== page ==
Farmers Exchange and Elevator Co. of Monroe City, MO, is approaching a milestone: 100 years of service to the community that it was founded in and the generations of farmers that have relied on it through good times and bad.
The cooperative has continuously adapted to its customers over the past century, but after an F2 tornado swept through the small community in 2006, the company’s perseverance and compassion were tested.
Twelve years later, Farmers Exchange and Elevator Co. has become stronger than ever, with increased profits and a $3.5 million expansion to its feed mill that has once again aligned it with its customers’ needs.
1919 to 1960
A Certificate of Incorporation was awarded to Farmers Exchange and Elevator on June 6, 1919. A year later, it became a cooperative. During the first few decades, the company focused on meeting its customers’ needs, offering services members required and could be accomplished at the site. In addition to grain storage, the site hosted a stockyard, marketed produce and even dealt in wool. “I think they did about anything their members needed and they could make a buck on,” explains Marlin McCormick, general manager. “Most of the employees were hard workers, and they were located on the rail. So, they dealt in anything they could unload or load onto a railcar. Life was hard. Work was tough.”
Farmers Exchange and Elevator started making feed in the ‘40s, mixing for brands like Purina, Wayne Feeds, Critic, and eventually Farmland Industries. During that time, it also mixed its own brand, MC Pride.
In 1960, the company built the concrete grain silos that still tower over the campus today. While the silos are still operational and have held up well in their almost 60 years of service, the $160,000 price tag and 250,000-bushel storage raised some eyebrows in the community when first proposed.
“People in the community said the silos were too big and would never be needed,’” says McCormick. “At the time, 250,000 bushels of space was just huge.”
The company continued to adapt to the needs of its customers through both lean and prosperous years, but the cause of the next wave of large-scale investments can be linked to one tragic event.
On Sunday, March 12, 2006, the state of Missouri experienced 72 tornadoes. An F4 tornado spawned in Monroe county and made its way toward the small community bearing the same name. It had weakened to an F2 by the time it hit town, but the damage was substantial to anything in its path, including Farmers Exchange and Elevator Co. That night, after the tornado, McCormick went to the co-op campus to survey the damage.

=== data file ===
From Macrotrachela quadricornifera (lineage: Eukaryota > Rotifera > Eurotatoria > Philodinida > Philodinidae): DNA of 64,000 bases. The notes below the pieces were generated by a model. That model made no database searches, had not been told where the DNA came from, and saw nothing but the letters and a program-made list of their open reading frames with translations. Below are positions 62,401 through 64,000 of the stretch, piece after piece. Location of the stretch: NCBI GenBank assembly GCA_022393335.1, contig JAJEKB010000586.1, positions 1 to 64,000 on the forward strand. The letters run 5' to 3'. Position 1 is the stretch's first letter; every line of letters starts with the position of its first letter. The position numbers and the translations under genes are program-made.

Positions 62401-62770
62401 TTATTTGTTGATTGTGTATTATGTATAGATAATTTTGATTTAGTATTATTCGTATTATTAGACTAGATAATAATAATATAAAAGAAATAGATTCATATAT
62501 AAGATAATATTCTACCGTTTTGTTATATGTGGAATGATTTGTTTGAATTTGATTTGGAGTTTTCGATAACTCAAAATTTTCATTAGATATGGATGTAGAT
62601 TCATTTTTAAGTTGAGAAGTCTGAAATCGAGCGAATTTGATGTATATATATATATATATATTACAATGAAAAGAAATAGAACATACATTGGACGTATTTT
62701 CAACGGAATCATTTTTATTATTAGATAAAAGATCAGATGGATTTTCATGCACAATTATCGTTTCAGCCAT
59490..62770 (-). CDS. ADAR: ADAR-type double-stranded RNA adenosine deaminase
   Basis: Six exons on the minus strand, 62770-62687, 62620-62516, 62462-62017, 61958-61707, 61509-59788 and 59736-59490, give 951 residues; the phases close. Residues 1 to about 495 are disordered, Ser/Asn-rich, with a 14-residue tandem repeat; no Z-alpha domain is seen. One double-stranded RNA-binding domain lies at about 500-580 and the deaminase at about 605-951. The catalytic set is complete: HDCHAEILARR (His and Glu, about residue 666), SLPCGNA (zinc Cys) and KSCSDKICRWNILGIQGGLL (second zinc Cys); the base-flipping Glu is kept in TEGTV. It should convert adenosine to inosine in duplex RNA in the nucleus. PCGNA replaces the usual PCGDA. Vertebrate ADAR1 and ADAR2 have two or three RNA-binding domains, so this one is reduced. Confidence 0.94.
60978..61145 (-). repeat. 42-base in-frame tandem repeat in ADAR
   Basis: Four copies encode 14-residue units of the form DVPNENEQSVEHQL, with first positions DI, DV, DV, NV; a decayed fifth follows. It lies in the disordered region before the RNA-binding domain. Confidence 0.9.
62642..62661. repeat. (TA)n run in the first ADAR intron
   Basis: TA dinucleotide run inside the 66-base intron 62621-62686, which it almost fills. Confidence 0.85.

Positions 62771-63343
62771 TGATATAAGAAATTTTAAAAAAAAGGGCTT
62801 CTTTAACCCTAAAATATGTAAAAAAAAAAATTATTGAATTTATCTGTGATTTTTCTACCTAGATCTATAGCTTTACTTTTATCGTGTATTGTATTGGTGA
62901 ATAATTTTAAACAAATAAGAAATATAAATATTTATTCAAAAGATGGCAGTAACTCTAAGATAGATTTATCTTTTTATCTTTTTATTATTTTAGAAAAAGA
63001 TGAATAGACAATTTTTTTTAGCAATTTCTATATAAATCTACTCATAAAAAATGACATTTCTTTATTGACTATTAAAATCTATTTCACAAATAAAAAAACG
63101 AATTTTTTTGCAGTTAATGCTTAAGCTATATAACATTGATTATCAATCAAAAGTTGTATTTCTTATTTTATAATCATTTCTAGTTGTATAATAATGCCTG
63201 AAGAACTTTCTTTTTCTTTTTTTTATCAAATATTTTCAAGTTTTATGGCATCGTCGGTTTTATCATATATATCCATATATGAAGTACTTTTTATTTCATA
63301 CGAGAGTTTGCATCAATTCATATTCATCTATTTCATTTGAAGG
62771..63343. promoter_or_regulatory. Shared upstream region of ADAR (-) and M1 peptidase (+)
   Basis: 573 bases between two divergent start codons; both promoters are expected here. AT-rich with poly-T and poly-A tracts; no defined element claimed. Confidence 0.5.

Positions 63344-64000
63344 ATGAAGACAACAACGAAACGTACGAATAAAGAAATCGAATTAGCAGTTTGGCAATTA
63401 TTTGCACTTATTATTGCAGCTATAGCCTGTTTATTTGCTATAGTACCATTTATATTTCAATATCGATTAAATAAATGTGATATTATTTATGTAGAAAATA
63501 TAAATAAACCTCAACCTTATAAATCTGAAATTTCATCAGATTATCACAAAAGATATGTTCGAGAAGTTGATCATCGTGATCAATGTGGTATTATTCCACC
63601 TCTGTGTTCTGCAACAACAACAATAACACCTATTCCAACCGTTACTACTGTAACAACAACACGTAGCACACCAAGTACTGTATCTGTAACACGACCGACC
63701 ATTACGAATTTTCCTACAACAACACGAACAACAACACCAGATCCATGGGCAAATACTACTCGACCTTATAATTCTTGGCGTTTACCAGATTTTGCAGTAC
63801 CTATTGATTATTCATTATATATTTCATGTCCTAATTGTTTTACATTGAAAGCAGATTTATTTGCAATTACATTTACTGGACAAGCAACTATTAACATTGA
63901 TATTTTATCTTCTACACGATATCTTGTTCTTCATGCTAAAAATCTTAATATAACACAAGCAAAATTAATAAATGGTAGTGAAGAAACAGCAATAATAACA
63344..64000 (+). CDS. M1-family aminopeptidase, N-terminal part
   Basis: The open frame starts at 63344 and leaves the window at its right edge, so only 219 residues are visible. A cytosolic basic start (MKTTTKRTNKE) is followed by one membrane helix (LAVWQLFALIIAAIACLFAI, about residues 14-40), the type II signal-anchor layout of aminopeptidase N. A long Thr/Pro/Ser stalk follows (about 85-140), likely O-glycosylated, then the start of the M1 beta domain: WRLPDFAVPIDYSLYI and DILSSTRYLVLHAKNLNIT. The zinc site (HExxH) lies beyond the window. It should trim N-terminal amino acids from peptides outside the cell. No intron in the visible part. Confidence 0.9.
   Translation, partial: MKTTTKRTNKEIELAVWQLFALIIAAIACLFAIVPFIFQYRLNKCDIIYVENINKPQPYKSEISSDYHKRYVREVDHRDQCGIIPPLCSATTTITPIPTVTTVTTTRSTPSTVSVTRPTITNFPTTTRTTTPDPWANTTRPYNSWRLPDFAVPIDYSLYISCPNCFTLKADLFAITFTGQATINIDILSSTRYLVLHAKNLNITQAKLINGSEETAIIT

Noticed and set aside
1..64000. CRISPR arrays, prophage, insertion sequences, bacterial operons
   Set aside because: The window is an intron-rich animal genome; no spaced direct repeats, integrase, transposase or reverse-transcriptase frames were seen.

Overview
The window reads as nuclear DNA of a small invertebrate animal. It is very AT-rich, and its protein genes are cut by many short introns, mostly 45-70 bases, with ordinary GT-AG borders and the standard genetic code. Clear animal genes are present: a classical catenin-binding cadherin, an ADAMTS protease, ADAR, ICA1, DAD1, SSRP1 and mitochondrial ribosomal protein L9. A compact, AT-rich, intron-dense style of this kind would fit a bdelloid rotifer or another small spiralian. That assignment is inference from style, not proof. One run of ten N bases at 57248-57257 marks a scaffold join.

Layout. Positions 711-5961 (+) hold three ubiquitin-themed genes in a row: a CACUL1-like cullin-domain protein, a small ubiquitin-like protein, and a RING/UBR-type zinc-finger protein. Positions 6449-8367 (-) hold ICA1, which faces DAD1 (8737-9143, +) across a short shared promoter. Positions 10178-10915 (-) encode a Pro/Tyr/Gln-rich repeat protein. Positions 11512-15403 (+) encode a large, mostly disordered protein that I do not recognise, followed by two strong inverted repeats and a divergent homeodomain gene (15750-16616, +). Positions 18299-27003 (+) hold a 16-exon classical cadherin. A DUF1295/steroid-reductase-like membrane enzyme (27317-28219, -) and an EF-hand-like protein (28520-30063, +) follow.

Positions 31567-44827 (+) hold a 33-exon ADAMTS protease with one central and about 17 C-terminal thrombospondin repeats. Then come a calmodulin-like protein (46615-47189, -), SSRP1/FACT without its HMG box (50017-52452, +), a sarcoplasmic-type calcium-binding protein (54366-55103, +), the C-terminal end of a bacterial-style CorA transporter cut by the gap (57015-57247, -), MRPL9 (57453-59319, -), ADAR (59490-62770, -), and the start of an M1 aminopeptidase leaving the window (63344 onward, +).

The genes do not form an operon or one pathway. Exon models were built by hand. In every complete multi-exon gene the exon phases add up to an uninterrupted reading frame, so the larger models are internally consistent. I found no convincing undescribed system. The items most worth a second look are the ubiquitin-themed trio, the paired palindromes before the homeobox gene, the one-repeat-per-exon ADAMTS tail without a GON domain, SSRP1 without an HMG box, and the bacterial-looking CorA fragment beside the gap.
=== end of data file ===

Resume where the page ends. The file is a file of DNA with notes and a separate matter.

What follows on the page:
“When we first arrived, we thought everything was okay until we saw the backside — the whole back of the building was gone,” McCormick recalls. “We pulled our vehicle up to the front door, and used the light from the headlights and flashlights to gather everything left in the office that was needed to run the business. We worked until 3 in the morning, only leaving when the police told us we needed to because there was another line of storms coming.”
The next day was Monday, so after a sleepless night of gathering what they could, it was time for McCormick and management to head back to the mill and address the workers whose livelihoods had been scattered. The company started with surveying the damage and working to keep its obligations fulfilled.
“We just started putting things together one at a time. First, we sent employees out to survey the campus, then contacted our customers,” says McCormick. “We were doing some business with Cargill and a lot of business with Land O’Lakes at the time. Luckily, Those corporate mills could handle our orders for us until we were able to get power back on at the feed mill three days later.”
McCormick is still thankful for the reaction he got from the company’s employees, customers and the community.
“Everybody just came together — the whole town,” he explains. “A lot of our customers helped us clean up the mess, then suddenly, it was time to go to the field, and we were able to start dealing with reality again.” Looking back at the tragic event, the tornado was a pivotal point for where Farmers Exchange and Elevator is today. “It made us stronger,” says McCormick. “The tornado didn’t destroy any of the income generating properties of our business. It took our office and warehouse out, but we got through that. The tornado gave us an opportunity to clear the slate, to think about what we wanted from our facility.”